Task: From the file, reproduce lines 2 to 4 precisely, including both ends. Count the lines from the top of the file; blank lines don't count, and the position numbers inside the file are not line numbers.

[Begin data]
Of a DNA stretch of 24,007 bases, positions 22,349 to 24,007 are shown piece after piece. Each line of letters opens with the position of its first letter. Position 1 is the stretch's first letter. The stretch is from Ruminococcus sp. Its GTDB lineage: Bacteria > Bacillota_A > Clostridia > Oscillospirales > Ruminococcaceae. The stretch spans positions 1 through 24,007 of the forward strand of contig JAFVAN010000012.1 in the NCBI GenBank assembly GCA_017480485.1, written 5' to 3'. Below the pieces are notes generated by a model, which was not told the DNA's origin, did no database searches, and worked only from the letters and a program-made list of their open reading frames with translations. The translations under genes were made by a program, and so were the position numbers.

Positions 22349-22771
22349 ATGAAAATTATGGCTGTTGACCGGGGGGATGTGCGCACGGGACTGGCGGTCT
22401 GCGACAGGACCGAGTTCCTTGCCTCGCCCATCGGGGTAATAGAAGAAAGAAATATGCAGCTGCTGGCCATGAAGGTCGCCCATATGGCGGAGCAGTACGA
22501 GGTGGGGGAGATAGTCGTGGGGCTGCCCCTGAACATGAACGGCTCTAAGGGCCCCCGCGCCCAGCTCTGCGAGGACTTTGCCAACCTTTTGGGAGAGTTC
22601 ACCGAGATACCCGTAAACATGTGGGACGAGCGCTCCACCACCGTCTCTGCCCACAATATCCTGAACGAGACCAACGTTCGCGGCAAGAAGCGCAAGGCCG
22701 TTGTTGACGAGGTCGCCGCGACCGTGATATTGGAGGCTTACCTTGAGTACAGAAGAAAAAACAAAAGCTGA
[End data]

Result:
Positions 22349-22771
22349 ATGAAAATTATGGCTGTTGACCGGGGGGATGTGCGCACGGGACTGGCGGTCT
22401 GCGACAGGACCGAGTTCCTTGCCTCGCCCATCGGGGTAATAGAAGAAAGAAATATGCAGCTGCTGGCCATGAAGGTCGCCCATATGGCGGAGCAGTACGA